2. I have been recovering from a running injury, relatively minor but still the most significant injury I have had to date. I am left feeling much more vulnerable than I did before my injury, even though I ought to have been following the same injury preventing exercises either way. I let the idea of being particularly resilient become entwined with my identity, and having that misplaced belief confronted is emotionally challenging.

Things I wrote this week

The irony is not lost that I continue to delay a piece on productivity. I’m also writing about The Fated Sky (link to publisher and extract) which I finished reading this weekend.

Things to share this week

Donald Knuth and getting to the bottom of things
Knuth is a legendary computer scientist, and as well as writing The Art of Computer Programming, he also wrote the dialogue Surreal Numbers, or Surreal numbers: how two ex-students turned on to pure mathematics and found total happiness: a mathematical novelette. I recently learned that he does not use email, as he explains here:
Email is a wonderful thing for people whose role in life is to be on top of things. But not for me; my role is to be on the bottom of things. What I do takes long hours of studying and uninterruptible concentration. I try to learn certain areas of computer science exhaustively; then I try to digest that knowledge into a form that is accessible to people who don’t have time for such study.
I find this inspirational in several ways: I aspire to find a passion that allows me to focus so clearly on the one goal. I would love to have the opportunity to pursue that passion so single mindedly as to not need the convenience of email to “stay on top of things”. I would love to reach expertise where others go out of their way to reach me despite not using email.

The Dalek Game
While opening too many tabs writing about The Fated Sky, I came across Kathleen Jennings illustrations of Daleks, based on a game played by replacing words in titles with the iconic Dr Who villains. Related; I look forward to trying Blurb Wars next time I’m with some creative people.

Functional Threshold Power
FTP is the maximum power output that a person can transfer (e.g. to a bike or rowing machine) continuously for an hour, and is a common measure of cardiovascular endurance amongst cyclists. I’ve been looking at this set of charts about FTP, and it is humbling to see myself on the left tail of the distribution. Some relevant literature from Nature.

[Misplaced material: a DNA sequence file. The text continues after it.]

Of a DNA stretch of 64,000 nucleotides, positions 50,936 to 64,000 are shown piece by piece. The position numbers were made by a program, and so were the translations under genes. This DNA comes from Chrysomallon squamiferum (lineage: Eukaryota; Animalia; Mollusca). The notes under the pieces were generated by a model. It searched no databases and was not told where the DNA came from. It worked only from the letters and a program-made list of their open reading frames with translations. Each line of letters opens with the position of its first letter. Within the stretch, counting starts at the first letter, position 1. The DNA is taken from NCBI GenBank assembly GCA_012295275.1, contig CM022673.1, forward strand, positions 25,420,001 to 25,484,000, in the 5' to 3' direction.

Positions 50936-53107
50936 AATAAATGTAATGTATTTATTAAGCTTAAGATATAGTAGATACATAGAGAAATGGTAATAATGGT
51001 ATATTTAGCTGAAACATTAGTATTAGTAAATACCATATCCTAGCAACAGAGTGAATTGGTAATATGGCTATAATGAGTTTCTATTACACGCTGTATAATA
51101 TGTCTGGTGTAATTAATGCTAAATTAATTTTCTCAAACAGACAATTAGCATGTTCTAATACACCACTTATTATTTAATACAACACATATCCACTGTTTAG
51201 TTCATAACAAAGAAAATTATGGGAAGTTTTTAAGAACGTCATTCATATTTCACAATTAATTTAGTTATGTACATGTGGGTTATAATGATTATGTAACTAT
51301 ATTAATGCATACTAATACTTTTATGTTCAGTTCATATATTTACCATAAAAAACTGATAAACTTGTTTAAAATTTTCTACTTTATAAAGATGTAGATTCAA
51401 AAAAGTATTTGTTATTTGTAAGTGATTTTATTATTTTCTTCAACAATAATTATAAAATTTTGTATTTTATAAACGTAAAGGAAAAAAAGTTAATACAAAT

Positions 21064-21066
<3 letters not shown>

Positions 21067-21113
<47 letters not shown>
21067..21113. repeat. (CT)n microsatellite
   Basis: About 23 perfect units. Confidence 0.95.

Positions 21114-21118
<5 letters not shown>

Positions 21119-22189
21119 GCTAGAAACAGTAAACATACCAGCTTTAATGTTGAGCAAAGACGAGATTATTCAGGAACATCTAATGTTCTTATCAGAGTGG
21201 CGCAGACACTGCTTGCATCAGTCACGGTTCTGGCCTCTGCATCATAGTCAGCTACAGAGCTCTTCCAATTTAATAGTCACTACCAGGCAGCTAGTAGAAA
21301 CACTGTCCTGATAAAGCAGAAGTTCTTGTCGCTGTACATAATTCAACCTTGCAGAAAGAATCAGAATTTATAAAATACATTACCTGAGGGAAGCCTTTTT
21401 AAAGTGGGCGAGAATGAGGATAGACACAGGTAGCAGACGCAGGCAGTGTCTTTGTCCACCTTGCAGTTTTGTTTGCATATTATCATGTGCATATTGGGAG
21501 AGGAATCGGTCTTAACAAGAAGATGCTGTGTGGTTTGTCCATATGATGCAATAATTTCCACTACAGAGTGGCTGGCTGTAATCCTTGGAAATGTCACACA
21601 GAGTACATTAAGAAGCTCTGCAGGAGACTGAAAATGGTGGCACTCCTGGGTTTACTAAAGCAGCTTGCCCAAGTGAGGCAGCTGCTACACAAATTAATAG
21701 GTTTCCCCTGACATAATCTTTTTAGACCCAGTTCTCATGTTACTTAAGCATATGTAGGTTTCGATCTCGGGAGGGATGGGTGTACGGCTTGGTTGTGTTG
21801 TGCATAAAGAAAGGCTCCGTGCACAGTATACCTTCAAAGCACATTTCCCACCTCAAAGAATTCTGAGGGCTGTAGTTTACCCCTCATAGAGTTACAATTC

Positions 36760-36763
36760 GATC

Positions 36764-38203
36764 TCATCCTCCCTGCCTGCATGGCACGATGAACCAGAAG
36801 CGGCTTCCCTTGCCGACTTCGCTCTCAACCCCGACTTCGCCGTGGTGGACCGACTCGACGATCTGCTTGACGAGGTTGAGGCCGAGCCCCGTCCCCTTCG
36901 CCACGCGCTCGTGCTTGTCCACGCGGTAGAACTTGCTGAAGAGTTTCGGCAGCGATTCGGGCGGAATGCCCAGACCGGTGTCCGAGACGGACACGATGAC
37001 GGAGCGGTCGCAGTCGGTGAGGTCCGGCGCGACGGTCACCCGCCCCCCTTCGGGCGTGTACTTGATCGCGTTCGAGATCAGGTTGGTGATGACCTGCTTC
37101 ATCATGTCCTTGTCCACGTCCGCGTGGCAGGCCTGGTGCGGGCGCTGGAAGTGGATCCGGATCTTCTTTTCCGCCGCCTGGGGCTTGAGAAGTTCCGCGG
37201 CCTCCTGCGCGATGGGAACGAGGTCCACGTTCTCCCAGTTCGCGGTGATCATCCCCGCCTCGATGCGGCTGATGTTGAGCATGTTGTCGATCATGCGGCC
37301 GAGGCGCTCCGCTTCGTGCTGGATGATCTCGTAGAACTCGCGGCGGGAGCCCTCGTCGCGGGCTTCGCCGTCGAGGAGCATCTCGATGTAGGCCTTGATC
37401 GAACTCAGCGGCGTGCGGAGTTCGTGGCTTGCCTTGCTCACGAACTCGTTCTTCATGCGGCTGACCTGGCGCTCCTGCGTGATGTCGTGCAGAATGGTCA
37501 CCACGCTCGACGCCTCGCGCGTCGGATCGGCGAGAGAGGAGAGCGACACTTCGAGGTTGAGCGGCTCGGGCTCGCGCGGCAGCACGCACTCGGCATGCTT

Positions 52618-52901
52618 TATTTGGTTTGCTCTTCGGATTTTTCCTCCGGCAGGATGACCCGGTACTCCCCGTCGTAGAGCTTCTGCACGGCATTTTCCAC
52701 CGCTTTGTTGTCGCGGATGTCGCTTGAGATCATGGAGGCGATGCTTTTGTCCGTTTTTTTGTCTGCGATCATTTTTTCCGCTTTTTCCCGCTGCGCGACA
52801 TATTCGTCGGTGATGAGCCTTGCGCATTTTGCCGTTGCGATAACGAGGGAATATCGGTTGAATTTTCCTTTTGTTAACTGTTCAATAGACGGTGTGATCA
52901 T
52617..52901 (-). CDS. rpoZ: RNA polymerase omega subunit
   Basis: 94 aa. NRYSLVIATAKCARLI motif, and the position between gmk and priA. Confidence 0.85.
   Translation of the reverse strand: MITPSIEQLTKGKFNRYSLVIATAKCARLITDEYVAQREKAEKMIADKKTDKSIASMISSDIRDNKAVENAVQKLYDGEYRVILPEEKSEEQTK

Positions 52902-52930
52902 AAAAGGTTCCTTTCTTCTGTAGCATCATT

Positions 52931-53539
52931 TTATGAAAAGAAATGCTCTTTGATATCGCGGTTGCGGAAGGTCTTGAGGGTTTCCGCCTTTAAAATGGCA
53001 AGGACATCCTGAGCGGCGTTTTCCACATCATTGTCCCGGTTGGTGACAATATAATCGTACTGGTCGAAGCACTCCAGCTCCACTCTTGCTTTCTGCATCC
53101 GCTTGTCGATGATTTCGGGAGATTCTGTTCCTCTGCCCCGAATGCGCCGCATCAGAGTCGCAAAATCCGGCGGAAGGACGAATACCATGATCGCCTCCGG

Photos from the week

Rare winter sunshine on the river Thames

2020 Week 5: Mountain Motivation

Week 5 sees the end of January 2020, and momentum building both in work and play as I accelerate away from the holiday season. I have been reminded in multiple ways that qualities we celebrate and often treat as innate, such as intelligence, strength, and courage, are developed through practice rather than fixed at birth. It is inspiring and motivating to see others grow. On a trivial note, today’s date is a palindrome 2020-02-02 (ISO 8601 format).

Things I wrote this week

I attended the Banff Moutain Film Festival when it toured in Oxford, and my thoughts are in this post.

I finished an overdue race report on the 2019 Blenheim Palace Half Marathon.

Things to share this week

Transparency and Teamwork
I’ve been chatting with some friends at work about transparency, and a famous example of extreme transparency in an organisation comes from Ray Dalio’s Bridgewater. A Summary and Table of Life Principles is provided as a free excerpt from his book. On the same topic, I’m still coming back to and digesting Google’s project Aristotle, described in this piece from the New York Times.

19,547 Calories
Kilian Jornet is a professional athlete who enjoys going up mountains. Last year he skied non stop for 24 hours and managed to gain 23 km in elevation, or nearly three “Everest”s. Doing this required nearly 20,000 kcal (as estimated by Strava), so refuelling would take 37 Big Macs (it actually surprised me how low that number is).

Physical Training Update

I am hoping to break 3 hours for the marathon in 2020, but training has been delayed by an Achilles injury. Rest was the right approach, and I’ve tried to substitute indoor rowing and indoor cycling as low impact alternatives for endurance training. It has been satisfying to see the numbers for weekly “Relative Effort” (based on heart rate) on Strava go up, but as I resume running this hasn’t translated well into speed over ground.